Marketing In The Age Of AI Engine Optimization

David Jonker and Dan Weller

Attracting customers through emotional resonance is a time-honored marketing tradition. Back in 1930, when every housewife listened to serial radio dramas in the afternoon, a soap company came up with the idea of sponsoring a radio show with commercials and mentions in the script. The “soap opera” was a brilliant marketing innovation for its time: a way to attract the attention of a brand’s target market by putting it in a context that tugged at the listeners’ heartstrings and gave them something to discuss with their friends.

But what are marketing departments to do in the era of artificial intelligence (AI) engines, when consumers can outsource all but the most personally meaningful shopping tasks to algorithms that have no heartstrings to pluck?

As consumers increasingly include subscription boxes of goods chosen by algorithms as well as AI assistants like Alexa, Siri, Cortana, and Google Home in their buying process, AI engine optimization (AIEO) will become every bit as important to marketers as search engine optimization (SEO). However, brand managers must not make the mistake of assuming that optimizing for AI is as easy as optimizing for search.

Every marketing department today is familiar with SEO’s tools and tricks for improving content placement in search-result rankings. Tomorrow’s marketers will also have to dedicate resources to brand and product placement within general purpose AI systems, not just search engines.

AIEO builds upon SEO in three critical ways that companies must consider as they prepare for a future customer experience increasingly mediated by machine learning algorithms.

1. Takes emotion out of the equation

SEO teams use keywords, page structure, and other logical elements to boost search engine rankings, but this quantified approach is still intended to create a channel for delivering brand content to consumers, who can be swayed by emotion.

An AI assistant, on the other hand, doesn’t care whether a brand of coffee evokes nostalgia for Grandma’s Sunday dinners – not unless the consumer teaches it to care. As a result, the strategy for marketing to the AIs that are making decisions on behalf of customers will de-emphasize emotion-based brand experience. Instead, the AIEO team will focus almost entirely on the rational and logical aspects of brand offers, such as product features, customer reviews, and price, with one major exception: situations in which consumers have already stated a preference beyond those criteria.

2. Requires greater transparency from companies

Even when consumers trust an AI to make purchasing decisions for them, they are still likely to have at least a few product preferences in addition to price, features, and capabilities. An AI choosing among products will consider much more information about every choice from many more sources, simply because it can, and the more information an AI has about a product, the more accurately it can match that product to the consumer’s preferences. Therefore, it’s in a company’s best interests to offer up as much information about its products, brands, or services as possible.

For example, as consumers increasingly care about the ethical impact of their buying decisions, they’re likely to insist that their AI assistants shop based on previously unknowable attributes like recyclability, materials sourcing, carbon footprint, brand ownership, brand partnerships, corporate political donations, and hiring practices. A product that doesn’t meet these criteria, or doesn’t say whether or not it does, is likely to be passed over.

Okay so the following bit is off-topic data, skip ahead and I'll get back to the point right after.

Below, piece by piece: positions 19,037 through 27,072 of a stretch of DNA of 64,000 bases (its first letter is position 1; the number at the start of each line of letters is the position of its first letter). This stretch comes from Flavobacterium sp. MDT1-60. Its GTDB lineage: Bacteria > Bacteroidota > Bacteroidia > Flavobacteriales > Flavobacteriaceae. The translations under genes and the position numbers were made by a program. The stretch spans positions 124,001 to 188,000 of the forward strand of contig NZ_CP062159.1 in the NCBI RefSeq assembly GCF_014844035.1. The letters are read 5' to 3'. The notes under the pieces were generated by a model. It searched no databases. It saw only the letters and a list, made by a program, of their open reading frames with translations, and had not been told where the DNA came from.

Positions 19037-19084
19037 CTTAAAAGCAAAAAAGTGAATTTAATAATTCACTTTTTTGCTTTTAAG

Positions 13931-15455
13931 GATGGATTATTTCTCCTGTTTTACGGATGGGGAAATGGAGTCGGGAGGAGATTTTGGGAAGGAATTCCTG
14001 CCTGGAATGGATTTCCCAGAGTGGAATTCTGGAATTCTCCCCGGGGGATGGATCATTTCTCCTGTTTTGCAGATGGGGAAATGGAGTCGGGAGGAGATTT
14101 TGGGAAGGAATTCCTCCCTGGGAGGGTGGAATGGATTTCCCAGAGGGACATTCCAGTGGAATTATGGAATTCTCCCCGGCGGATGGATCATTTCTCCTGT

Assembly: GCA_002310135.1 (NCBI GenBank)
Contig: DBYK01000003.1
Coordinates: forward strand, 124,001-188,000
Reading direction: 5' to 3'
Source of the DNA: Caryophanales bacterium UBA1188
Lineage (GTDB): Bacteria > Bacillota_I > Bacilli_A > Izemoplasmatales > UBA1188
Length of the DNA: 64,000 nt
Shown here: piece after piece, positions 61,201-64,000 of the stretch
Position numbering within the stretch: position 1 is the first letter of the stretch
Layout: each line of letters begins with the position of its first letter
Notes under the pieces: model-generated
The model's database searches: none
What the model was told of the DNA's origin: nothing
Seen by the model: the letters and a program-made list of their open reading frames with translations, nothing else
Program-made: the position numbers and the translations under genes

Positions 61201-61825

3. Demands content optimization at the speed of AI

To get to the top of AI rankings, organizations will have to understand how these algorithms are making decisions and align their content strategy accordingly. Still, that won’t be enough because the algorithms will regularly evolve. To stay at the top, therefore, organizations will need to constantly monitor how they’re faring in AI recommendations and be ready to make content adjustments swiftly in reaction to how AI algorithms are changing.

AIs and the art of the sale

There’s still room for emotion in meaningful experiences that cement consumers’ brand loyalty and convince them to tell their AI intermediaries not to buy anything else. But in situations where that isn’t effective or possible, companies will need to optimize content for general-purpose AI systems so their brand floats to the top of the machine learning algorithms.

Finally, it should shock no one that AI systems are designed to benefit their owners first and foremost (see John Battelle’s recent exploration of how Amazon’s recommendation engine guided him to a purchase that was less about his needs than Amazon’s profits). As we start figuring out how to market to AIs, we may also want to discuss steps to regulate the AI-based customer experience to ensure competition and minimize unfair advantage.

SAP worked with more than a dozen industry experts to uncover five trends that will determine the customer experience over the next decade. “The Future Customer Experience: 5 Essential Trends” examines each of these trends and offers recommendations for how brands should respond now to prepare.


David Jonker

About David Jonker

David Jonker leads the global thought leadership team at SAP, exploring how technology innovation addresses business, economic, and social issues today and tomorrow.

About Dan Weller

Dan is the Global Lead of Digital Futures at SAP.